Advertisement

Agroforestry Systems

, Volume 3, Issue 2, pp 181–195 | Cite as

Some considerations regarding principles and practice of information collection on multipurpose trees

  • Peter G. Von Carlowitz
Article

Abstract

With the increased recognition of agroforestry as an alternative land use approach many scientists and development workers have focused their interest on multipurpose trees. However, this rapidly rising interest is not matched by a corresponding level of available information, which is crucial to their proper assessment, evaluation and use both in agroforestry research and in development.

Consequently the task of systematic collection, storage, evaluation and dissemination of information and data on multipurpose trees calls for attention as a matter of urgency.

As one of the major problems peculiar to multipurpose trees in the process of data collection and management, the large number of potential species is especially addressed and the implications are briefly outlined. The large number of species, combined with the complexity of the subject originating from the multiple uses of multipurpose trees and the specific attributes related to them, not only increases further the quantity of information required, but also demands a high degree of competence from those who collect and manage this information. Attention is drawn to the need to facilitate an objective short-listing of priority species for further development by raising the level of information necessary for the many species to be compared in the process.

In view of the magnitude of the information requirements, Hackett's (1983) modular system is briefly described and its benefits and problems are discussed.

In order to cope with the almost unlimited information requirements derived from the many species that have to be dealt with and from the specific inter-relationships between multipurpose tree uses and other aspects related to them, a systematic approach to computerized data collection, storage and management is suggested. This entails the introduction of and distinction between inventorial, supplementary (specialized), and support data bases. In connection with this proposal, due emphasis is placed on the need to set up data base networks in order to ensure maximum accessibility of accumulated data and to avoid unnecessary duplication.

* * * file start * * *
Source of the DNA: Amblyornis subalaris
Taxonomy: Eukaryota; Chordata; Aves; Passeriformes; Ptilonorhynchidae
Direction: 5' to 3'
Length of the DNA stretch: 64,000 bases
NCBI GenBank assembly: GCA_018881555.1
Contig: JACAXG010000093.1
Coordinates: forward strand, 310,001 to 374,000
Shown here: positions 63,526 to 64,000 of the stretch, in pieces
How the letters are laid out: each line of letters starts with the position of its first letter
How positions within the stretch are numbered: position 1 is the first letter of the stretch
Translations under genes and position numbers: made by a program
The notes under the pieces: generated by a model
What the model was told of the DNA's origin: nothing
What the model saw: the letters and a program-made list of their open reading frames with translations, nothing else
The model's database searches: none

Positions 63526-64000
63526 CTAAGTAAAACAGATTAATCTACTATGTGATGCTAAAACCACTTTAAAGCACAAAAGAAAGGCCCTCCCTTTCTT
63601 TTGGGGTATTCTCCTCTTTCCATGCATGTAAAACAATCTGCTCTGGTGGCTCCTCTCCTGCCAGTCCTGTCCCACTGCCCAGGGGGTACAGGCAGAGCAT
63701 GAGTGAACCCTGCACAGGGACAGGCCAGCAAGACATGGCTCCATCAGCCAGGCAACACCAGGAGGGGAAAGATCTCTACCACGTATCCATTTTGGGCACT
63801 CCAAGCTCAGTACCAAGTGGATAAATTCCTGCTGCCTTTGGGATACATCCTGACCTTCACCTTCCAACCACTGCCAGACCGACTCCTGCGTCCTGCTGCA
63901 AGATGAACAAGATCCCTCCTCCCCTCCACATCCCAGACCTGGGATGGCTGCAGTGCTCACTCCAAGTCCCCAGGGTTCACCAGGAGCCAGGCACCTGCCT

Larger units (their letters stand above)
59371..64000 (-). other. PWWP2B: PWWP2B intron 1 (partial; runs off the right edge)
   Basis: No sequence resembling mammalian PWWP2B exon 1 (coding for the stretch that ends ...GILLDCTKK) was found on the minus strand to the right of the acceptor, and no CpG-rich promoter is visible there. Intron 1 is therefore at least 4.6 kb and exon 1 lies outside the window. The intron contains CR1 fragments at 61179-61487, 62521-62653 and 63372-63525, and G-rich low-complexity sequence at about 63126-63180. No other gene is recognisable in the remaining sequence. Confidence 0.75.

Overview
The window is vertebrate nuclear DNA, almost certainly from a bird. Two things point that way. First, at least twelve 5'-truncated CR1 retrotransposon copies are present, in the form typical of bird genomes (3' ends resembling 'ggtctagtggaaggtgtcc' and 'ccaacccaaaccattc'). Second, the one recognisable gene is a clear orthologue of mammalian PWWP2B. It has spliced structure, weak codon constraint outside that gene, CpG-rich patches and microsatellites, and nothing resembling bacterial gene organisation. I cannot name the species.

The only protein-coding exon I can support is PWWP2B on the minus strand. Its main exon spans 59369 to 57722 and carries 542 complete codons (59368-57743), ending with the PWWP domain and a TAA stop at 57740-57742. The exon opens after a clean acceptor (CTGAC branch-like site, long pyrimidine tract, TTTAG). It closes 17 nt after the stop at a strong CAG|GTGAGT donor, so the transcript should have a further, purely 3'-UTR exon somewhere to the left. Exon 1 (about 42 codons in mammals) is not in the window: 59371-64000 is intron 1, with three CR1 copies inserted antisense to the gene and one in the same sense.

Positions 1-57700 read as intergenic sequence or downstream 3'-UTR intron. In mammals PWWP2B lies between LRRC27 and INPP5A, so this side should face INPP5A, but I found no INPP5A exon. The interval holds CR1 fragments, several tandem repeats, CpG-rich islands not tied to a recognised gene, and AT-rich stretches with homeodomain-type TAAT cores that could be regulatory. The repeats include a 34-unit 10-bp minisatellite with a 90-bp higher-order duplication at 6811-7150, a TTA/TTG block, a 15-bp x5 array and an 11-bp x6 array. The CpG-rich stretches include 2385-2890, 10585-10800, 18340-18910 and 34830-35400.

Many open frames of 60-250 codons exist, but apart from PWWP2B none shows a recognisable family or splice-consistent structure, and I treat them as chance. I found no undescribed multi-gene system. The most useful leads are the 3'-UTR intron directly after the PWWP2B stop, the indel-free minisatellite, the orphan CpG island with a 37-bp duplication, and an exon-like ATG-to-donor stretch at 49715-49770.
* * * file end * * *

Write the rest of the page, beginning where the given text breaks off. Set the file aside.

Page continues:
ICRAF's Multipurpose Tree Data Base — its objectives, choice of descriptors and its general approach to data collection and management — is briefly described as an example of an operational data base.

Keywords

Data Base Information Requirement Computerize Data Support Data Information Collection 
These keywords were added by machine and not by the authors. This process is experimental and the keywords may be updated as the learning algorithm improves.

Preview

Unable to display preview. Download preview PDF.

Unable to display preview. Download preview PDF.

References

  1. Buck LE (1983) Non-Governmental Organisations and Agroforestry Tree Seed Supply in Kenya, A Case Study. In: Multipurpose Tree Germplasm (Burley J and von Carlowitz P eds). ICRAF, Nairobi, KenyaGoogle Scholar
  2. Burley J (1983) Global Needs and Problems of Collection, Storage and Distribution of Multipurpose Tree Germplasm In: Multipurpose Tree Germplasm (Burley J and von Carlowitz P eds). ICRAF, Nairobi, KenyaGoogle Scholar
  3. Burley J (1984) Forestry Research Networks — Objectives, Problems and Management, Paper prepared following the IUFRO Regional Workshop, Sri Lanka, 1984Google Scholar
  4. Burley J and von Carlowitz P (eds) (1984) Multipurpose Tree Germplasm — Proceedings of an ICRAF/CFI/IBPGR Planning Workshop, Washington DC, USA, 1983. ICRAF, Nairobi, KenyaGoogle Scholar
  5. Von Carlowitz P (1984) Multipurpose Trees and Shrubs, Opportunities and Limitations — The Establishment of a Multipurpose Data Base. ICRAF Working Paper No 17Google Scholar
  6. Von Carlowitz P (1984) Rapid Appraisal Methodology for Selecting Priority Multipurpose Tree Species and Criteria for Determining Status and Research Needs. In: Multipurpose Tree Germplasm (Burley J and von Carlowitz P eds). ICRAF, Nairobi, KenyaGoogle Scholar
  7. Hackett C (1983) A Draft Set of Core Modules and Tree Supplementary Modules for a Tabular Method of Describing the Qualities of Plant Species. Technical Memorandum 83/26, CSIRO, Canberra, AustraliaGoogle Scholar
  8. Jurriaanse A (1973) Are they Fodder Trees? 116 Phamphlet, Department of Forestry, Pretoria, South AfricaGoogle Scholar
  9. Johnson DV (1983) Multipurpose Palm Germplasm. In: Multipurpose Tree Germplasm (Burley J and von Carlowitz P eds). ICRAF, Nairobi, KenyaGoogle Scholar
  10. Orphanos PT and Papaconstantinou J (1969) The Carob Varieties of Cyprus. Cyprus Agricultural Research Institute, Nicosia, CyprusGoogle Scholar
  11. Turnbull JW (1983) Tree Seed Supply — A Critical Factor for the Success of Agroforestry Projects. In: Multipurpose Tree Germplasm (Burley J and von Carlowitz P eds). ICRAF, Nairobi, KenyaGoogle Scholar
  12. Young A (1983) An Environmental Data Base for Agroforestry. ICRAF Working Paper No. 5Google Scholar

Copyright information

© Martinus Nijhoff/Dr W. Junk Publishers 1985

Authors and Affiliations

  • Peter G. Von Carlowitz
    • 1
  1. 1.International Council for Research in AgroforestryNairobiKenya

Personalised recommendations